02.02.17 – 25.02.17
SMAC Gallery is pleased to present Haunt – a solo exhibition of new paintings by Cape Town-based painter, Jake Aikman.
There is an interesting interplay between the titles of Aikman’s previous solo with SMAC and this one. At the Quiet Limit (presented in Cape Town in 2013) is taken from a phrase in Alfred Lord Tennyson’s poem, Tithonus (1859), where the immortal Trojan Tithonus speaks to his lover Eos, goddess of the dawn, of his weariness with immortality “at the quiet limit of the world”. Viewed as a companion to Tennyson’s Ulysses (1833), the poem sees Tithonus exploring “the human acceptance of the inevitability, and even the appropriateness, of death as the end of the life cycle”. While Ulysses refused to accept death, Tithonus longs for the respite that comes with the finality of death.
The title of Aikman’s new exhibition denies Tithonus the very relief he so yearned for; Haunt suggests a liminality, a dwelling between one world and the next. This liminality manifests itself in Aikman’s paintings in a number of ways – it is in the absence of human figures, implying a spectral presence or a disembodied spectator; it reveals itself as the fabled line between heaven and earth, the horizon at which the elements of water and air meet and separate.
Atmospheric and meditative, the sheer painterly nature of each work is experienced – not simply seen – denying the viewer the temptation to over-intellectualise them and often rejecting tidy analysis. “I work with the human body in mind”, says Aikman.
Like a tidal cycle that swells and recedes, the audience is drawn in and out of the images, their vastness providing no obvious narrative. Aikman simultaneously creates tension and anticipation about what is about to happen or may have already taken place – is there a storm brewing over these turbulent waters, or are we witnessing the aftermath? Shrouded or obscured futures, the absence of human figures, the flickering of a distant light, the glimpse of distant shore; do they offer hope? Is it the last dying light? Aikman poses questions rather than defining a narrative.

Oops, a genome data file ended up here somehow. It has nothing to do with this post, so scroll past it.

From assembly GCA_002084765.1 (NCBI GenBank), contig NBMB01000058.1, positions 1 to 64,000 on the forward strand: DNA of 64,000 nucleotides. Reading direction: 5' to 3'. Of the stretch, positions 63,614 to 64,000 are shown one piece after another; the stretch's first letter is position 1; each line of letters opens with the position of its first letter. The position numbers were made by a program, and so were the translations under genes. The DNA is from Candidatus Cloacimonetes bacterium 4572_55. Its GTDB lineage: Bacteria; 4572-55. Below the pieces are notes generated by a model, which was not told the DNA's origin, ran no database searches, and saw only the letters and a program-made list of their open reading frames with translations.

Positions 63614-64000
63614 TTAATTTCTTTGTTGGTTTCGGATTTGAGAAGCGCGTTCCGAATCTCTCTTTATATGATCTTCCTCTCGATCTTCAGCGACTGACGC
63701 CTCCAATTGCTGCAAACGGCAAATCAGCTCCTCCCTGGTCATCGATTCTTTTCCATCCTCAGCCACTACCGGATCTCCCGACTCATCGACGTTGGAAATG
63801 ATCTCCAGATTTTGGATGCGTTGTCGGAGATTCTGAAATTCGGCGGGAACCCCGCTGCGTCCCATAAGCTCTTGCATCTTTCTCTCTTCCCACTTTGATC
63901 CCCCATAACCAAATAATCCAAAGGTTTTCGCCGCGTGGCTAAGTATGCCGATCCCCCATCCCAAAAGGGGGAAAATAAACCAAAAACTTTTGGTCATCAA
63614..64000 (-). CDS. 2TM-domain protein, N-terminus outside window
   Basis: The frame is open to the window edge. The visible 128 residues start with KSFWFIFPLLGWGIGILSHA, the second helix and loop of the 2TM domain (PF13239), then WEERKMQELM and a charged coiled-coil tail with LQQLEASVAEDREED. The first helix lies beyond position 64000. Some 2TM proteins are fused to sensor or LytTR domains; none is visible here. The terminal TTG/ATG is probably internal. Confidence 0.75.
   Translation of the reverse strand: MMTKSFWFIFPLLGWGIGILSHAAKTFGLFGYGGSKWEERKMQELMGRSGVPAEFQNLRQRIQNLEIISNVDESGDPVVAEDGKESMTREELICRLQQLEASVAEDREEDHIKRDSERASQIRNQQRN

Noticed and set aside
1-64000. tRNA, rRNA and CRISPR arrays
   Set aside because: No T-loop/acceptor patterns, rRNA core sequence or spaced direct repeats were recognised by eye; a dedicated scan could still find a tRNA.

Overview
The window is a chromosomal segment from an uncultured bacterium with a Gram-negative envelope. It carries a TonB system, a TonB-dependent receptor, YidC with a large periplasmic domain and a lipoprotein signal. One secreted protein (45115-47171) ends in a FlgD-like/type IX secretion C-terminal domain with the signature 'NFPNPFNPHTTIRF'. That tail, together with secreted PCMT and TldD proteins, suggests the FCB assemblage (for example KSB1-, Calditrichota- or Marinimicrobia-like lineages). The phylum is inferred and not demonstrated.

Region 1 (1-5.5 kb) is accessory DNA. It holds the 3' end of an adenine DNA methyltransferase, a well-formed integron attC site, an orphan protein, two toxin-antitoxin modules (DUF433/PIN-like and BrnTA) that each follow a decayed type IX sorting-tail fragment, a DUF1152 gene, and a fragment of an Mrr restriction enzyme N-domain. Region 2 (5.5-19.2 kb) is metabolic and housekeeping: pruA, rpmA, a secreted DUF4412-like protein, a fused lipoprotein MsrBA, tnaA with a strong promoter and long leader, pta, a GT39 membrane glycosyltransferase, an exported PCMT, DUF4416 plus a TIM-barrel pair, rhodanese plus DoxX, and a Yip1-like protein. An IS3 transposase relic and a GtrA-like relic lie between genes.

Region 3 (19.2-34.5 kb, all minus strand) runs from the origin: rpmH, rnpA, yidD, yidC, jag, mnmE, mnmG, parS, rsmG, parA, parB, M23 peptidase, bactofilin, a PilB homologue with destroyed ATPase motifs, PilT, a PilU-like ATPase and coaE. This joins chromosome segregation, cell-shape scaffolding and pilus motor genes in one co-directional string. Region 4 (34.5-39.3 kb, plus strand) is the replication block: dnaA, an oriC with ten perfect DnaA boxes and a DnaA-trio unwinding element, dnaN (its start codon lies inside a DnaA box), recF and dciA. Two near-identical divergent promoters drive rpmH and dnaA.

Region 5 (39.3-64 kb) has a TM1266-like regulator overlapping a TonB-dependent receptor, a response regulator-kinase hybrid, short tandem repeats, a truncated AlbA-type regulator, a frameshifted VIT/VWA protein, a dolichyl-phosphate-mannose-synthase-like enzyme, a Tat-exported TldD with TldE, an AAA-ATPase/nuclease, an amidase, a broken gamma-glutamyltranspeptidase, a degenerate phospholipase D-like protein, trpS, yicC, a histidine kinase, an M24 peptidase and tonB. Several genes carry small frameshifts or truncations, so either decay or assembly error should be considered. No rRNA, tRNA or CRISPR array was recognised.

Working intuitively with a limited colour palette, scale and repetition, Aikman produces work that captures the enigma and liminality of an isolated moment, arrested in time. His restricted palette broadens through a vast range of subtle shifts and variations in tone and hue, allowing the eye to drift slowly, uninterrupted, across the canvas – to meditate on the redemptive qualities of the artist’s viridescent spectrum.
From emerald to aquamarine, green is the dominant colour of this new body of work – symbolic of hope and rejuvenation. Although loaded with uncertainty, Aikman’s canvases also provide the viewer the opportunity to appreciate the raw beauty of nature, to relish in the sublimity of sea and sky.
In Haunt, Aikman’s characteristic large-scale seascapes are interspersed with works that see the painter navigating new territories through abstraction and texture. Like the surface tension of water, the canvas depicts a similarly fragile boundary. Aikman seeks to disrupt this boundary, literally axing it open and revealing what lies beyond in a series of abstract oil on wood works. He describes these works as a shift in focus from the landscape itself to the contents of that landscape, referencing the historical salvaging of such materials for human industry. “Land and sea have featured for a while”, he says, “but in using wood, I am able to directly reference the material of the land”.
Beyond the atavistic experiences of his action in physically creating the work, Aikman also references some of the earliest developments in technology. With the advent of tools that allowed advancement through previously un-traversed areas of wilderness, so came the ability to part the curtain previously drawn by an untamed landscape and witness what lay beyond; humankind encroached ever further into the unknown. Aikman’s paintings, rather than conveying a direct environmental message, pose further questions: “After centuries of exploration, what have we attained?”, “Where have we arrived?” and more than that, as a consequence, “What have we done (to the earth)?”
In Haunt, Aikman delves deeper into the basic existential questions often posed by explorative journeys into the unfamiliar, focusing more specifically on impermeable physical boundaries and the foreboding psychological apprehension that accompanies a confrontation with the unknown, rather than evangelical environmentalism or an intellectualised representation of such an experience. Aikman’s acknowledgement of the influence of contemporary painters such as Richter and Doig highlight an early interest in merging conceptual ideas with atmospheric and sensory images that both enchant and challenge.
In his vast and seductive seascapes, Aikman denies the viewer a foothold. There is no jetty or shoreline on which to anchor the gaze. Rather, the viewer is set adrift, borne unto the watery surface of a world governed by the elements, suspended in time and space. These places are non-specific, if not geographically indistinct. Yet, like flying inches above the water across a grey and murky ocean in a dream, there is a familiarity to them – we know and recognise them instinctively, even if we have never physically visited them.